Sometimes, there’s just no fighting geography. And the truth is, there’s no faster or better feedback on how a speech you wrote goes over than to be in the audience when it does.
That’s often hard, especially if the speech is in another city, or if your speechwriting is a freelance gig outside of your day job. But if you can show up, even if it’s only to a handful of speeches, you’ll have a far better handle on the chemistry between your text, your speaker and their audience. Continue reading
Being in the audience when a speaker delivers a speech you’ve written is great, for all kinds of reasons. But it does hold one big danger: being asked, “Did you write it?”
See if you can spot where this conversation at a banquet table after a luncheon keynote went south:
“So what do you do for a living?”
“I’m a speechwriter.”
“Oh! Did you write this speech?”
“This? This speech? The one you just heard? Ha, ha, excellent question. My gosh, my throat’s dry. I’m just going to get some water, and then sit down at a different table on the far side of the room.”
We love to get credit for the work we’ve done. (Maybe not when a speech bombs. Success has a hundred proud parents, but failure is an orphan.) But when we’re writing for someone else, claiming authorship is complicated at best, and fraught with moral and financial peril at worst. Continue reading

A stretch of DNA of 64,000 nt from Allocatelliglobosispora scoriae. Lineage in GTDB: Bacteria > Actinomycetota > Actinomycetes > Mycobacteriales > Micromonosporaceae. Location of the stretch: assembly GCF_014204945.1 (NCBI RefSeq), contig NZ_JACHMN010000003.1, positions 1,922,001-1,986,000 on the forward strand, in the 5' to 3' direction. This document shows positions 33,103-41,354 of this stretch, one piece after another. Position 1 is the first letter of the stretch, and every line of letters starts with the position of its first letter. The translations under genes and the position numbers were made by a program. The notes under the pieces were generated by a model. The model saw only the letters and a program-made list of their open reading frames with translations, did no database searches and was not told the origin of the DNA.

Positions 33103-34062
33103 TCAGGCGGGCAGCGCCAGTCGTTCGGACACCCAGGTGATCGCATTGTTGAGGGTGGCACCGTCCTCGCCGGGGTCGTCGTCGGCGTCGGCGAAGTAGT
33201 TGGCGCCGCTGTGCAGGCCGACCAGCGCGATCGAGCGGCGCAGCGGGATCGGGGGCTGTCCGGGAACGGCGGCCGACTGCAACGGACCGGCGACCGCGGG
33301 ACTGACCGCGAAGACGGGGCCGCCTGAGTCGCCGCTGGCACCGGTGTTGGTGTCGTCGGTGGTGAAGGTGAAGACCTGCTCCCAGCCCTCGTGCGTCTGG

I recently saw a speech by someone clearly accustomed to the public spotlight and comfortable on the stage. She had an important message to deliver about a profound social injustice. She spoke with authority and confidence.
And she spent nearly all twenty minutes of her speech reciting statistics.
Good, compelling statistics: stark, often startling, sometimes infuriating. But two hours after her speech, I’d have been hard-pressed to tell you any of them.
Now, there was an interview-style Q&A after the speech where she was a lot more engaging. But by that point, she’d already lost a big chunk of the audience.
When it comes to statistics in speeches, less really is more. One or two telling statistics to buttress an argument or illustrate a point can be powerful. Once your trickle of stats swells to a flood, though, your audience can easily get overwhelmed and emotionally detached. And you risk swapping being a storyteller for being a stock ticker. Continue reading
Everything froze for a moment as the full realization struck Commander Akal: the altimeter had been sabotaged. She didn’t have five hundred metres of room to play with; she had perhaps one hundred and twenty, and that number — like the landing craft — was plunging.
“Shnat!” she hissed, smacking the actuator to fire the braking thrusters. The craft lurched upward, slamming her body into her seat. Searing pain ripped up her spine, and she knew immediately one of her tails had fractured. Better that than the rest of her.
The green copper-oxide surface of Mardath rushed to fill her screen, and she punched the emergency thrusters. Two of the them fired; the third sputtered, flared and burst in a shower of metal splinters.
The craft yawed left, and the horizon twisted sickeningly.